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The Final Testament of the Holy Bible Imitation Leather – April 22, 2011

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Editorial Reviews Review

For two thousand years people have spent their lives waiting, praying, fighting, begging, and going to war for the Messiah. They continue to do so, every minute of every day, every day of every year. And yet, as far as we know, the Messiah has never come.

How would a man like Jesus be perceived if he appeared today? How would he live, what would he say, what would he preach and believe? How would society react to him, and what would they to do him? And though he may be the Messiah, he is not the man that has been prayed for over the course of the last two thousand years. He believes religion is a fraud, government is a sham, and that love should be a choice, regardless of gender. He is, as Christ was, everything that religious leaders and government officials fear, what they speak against, and what they destroy. He did not burn books, or picket doctor's offices, or spend his time in religious institutions. He simply preached a message. Love your fellow man.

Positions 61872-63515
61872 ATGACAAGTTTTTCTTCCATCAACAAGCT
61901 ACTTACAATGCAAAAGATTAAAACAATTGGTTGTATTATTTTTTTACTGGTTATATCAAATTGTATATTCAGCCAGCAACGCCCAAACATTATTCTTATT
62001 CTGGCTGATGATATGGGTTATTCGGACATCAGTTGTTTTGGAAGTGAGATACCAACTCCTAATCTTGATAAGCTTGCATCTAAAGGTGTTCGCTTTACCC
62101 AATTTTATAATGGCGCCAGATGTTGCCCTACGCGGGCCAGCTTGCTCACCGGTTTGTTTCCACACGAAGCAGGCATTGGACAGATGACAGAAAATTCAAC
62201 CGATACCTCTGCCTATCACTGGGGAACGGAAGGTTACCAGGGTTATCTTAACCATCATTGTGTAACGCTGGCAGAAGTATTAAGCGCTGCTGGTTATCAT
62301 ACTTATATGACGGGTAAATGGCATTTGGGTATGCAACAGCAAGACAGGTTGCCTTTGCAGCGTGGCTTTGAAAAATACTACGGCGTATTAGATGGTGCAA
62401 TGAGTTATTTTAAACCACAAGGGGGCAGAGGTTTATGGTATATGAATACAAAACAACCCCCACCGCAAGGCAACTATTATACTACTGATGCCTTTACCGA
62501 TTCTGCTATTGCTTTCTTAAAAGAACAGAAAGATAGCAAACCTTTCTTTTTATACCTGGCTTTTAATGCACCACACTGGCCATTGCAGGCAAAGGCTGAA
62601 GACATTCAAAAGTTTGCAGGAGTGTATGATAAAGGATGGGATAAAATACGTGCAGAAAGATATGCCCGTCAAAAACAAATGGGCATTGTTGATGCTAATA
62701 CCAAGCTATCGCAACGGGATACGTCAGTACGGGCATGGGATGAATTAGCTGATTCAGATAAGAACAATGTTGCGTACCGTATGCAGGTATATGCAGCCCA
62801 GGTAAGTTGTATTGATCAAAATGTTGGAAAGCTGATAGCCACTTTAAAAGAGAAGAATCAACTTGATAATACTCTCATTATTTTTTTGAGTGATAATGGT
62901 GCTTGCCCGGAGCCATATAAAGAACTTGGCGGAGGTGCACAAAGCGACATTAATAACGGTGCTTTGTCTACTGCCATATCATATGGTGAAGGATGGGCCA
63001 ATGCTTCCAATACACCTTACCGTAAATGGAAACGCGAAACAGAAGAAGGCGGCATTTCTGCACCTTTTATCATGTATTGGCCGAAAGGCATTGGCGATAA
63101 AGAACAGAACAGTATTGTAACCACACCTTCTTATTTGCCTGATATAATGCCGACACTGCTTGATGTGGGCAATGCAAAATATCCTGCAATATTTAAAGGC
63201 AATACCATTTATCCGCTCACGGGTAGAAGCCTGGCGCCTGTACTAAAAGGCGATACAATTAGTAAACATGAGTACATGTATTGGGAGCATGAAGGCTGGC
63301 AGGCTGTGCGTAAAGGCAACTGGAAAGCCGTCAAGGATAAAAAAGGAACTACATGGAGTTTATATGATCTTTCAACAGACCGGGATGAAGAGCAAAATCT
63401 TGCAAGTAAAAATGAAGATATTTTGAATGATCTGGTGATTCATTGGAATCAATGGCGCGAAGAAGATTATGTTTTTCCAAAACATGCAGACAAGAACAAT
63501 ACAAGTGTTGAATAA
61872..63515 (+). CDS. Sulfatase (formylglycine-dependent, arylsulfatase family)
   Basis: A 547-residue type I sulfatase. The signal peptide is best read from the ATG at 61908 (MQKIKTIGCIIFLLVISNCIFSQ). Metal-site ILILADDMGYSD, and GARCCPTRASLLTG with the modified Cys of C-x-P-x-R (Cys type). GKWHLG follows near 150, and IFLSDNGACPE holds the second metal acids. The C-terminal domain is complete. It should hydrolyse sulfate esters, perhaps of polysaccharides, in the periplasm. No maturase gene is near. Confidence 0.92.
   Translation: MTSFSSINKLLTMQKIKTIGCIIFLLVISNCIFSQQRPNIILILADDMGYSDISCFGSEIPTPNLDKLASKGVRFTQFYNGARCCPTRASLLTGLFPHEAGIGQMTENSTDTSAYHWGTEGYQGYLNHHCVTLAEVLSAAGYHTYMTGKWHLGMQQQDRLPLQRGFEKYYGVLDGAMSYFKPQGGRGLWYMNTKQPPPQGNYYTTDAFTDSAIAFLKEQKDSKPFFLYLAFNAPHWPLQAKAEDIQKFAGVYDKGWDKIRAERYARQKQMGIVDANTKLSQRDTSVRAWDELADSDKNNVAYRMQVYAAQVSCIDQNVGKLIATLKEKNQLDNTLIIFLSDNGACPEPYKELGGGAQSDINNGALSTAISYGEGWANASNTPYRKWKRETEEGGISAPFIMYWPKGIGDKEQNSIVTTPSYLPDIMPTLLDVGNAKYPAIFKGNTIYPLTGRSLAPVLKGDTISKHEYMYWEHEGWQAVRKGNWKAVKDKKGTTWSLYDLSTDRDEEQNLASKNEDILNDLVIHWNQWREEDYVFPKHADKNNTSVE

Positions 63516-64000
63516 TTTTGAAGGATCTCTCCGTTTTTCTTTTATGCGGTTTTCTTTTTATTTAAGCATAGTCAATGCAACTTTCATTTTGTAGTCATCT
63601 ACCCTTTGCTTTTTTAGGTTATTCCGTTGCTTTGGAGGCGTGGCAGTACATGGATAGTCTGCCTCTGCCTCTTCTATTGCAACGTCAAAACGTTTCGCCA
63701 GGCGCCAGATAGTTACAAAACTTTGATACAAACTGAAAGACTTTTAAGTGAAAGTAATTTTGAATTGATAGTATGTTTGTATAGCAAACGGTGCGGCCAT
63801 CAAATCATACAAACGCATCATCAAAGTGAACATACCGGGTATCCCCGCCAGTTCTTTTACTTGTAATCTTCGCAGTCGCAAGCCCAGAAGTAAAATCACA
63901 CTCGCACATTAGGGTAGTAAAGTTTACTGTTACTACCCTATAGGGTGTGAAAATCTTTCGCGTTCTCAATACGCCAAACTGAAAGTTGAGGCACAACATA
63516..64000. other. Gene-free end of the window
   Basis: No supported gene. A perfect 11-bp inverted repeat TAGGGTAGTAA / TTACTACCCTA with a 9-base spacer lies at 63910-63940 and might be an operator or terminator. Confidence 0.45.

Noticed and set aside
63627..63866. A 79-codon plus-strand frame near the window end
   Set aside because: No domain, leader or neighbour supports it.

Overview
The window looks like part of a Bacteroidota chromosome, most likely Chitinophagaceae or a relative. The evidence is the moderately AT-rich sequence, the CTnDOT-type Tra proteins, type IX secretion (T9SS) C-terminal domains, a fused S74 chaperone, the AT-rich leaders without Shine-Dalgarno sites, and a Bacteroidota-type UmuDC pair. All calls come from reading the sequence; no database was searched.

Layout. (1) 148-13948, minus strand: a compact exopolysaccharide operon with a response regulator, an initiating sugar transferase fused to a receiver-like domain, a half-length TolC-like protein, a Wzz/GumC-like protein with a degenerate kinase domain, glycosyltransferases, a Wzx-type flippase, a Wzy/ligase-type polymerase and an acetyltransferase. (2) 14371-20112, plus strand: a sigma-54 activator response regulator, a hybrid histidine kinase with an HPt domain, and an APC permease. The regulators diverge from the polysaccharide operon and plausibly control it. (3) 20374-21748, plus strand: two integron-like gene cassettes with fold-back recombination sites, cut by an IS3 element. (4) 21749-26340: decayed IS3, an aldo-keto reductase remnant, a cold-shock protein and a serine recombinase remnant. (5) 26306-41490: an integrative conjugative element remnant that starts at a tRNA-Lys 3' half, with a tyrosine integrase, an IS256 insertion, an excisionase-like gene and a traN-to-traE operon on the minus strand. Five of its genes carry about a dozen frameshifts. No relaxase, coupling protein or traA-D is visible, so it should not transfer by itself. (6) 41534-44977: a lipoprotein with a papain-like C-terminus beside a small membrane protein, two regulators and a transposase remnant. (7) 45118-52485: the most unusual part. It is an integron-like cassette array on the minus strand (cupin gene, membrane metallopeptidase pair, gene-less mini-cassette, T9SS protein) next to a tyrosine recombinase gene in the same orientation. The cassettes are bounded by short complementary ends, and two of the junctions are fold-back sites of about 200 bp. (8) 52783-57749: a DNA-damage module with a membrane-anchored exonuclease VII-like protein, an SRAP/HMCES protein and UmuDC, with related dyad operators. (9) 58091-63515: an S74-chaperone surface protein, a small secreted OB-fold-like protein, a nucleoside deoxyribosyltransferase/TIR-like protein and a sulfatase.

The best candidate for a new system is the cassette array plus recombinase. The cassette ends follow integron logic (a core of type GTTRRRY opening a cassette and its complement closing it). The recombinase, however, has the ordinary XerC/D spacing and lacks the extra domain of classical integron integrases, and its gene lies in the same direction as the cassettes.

Written from the perspective of his family, friends, and followers, in the same way the story of Jesus Christ was told in the New Testament, The Final Testament of the Holy Bible is the story of Ben Zion Avrohom, also known as Ben Jones, also known as the Messiah, also known as the Lord God.

In The Final Testament of the Holy Bible James Frey, America's most controversial bestselling writer, has written the most compelling and provocative work of his career.

Author Q&A with James Frey

James Frey

Q: What inspired the controversial concept behind The Final Testament?

A: It’s something I’ve thought about for 15 years. What would it actually be like if the Messiah arrived, or if Christ returned? Who would that person be, how would they live, what would they believe in, how would we recognize them, and how would society react to them? I don’t claim to have the answers. I just wanted to tell a theoretical version of the story.

Q: You've opted to go with the Gagosian Gallery in New York rather than a traditional publisher. Why did you choose a small art gallery over a traditional publishing house?

A: Gagosian is the most prestigious gallery in the world. And they publish about 50 books a year--beautiful art books that transcend what a writer can do with a traditional publisher. I wanted to make a beautiful book, an object that people would be proud to own and display,something looked and felt like a real Bible, but more contemporary. I have always said that art influences me more than writing does so the idea of working with a gallery made sense to me.

Q: What artists inspired you while writing The Final Testament?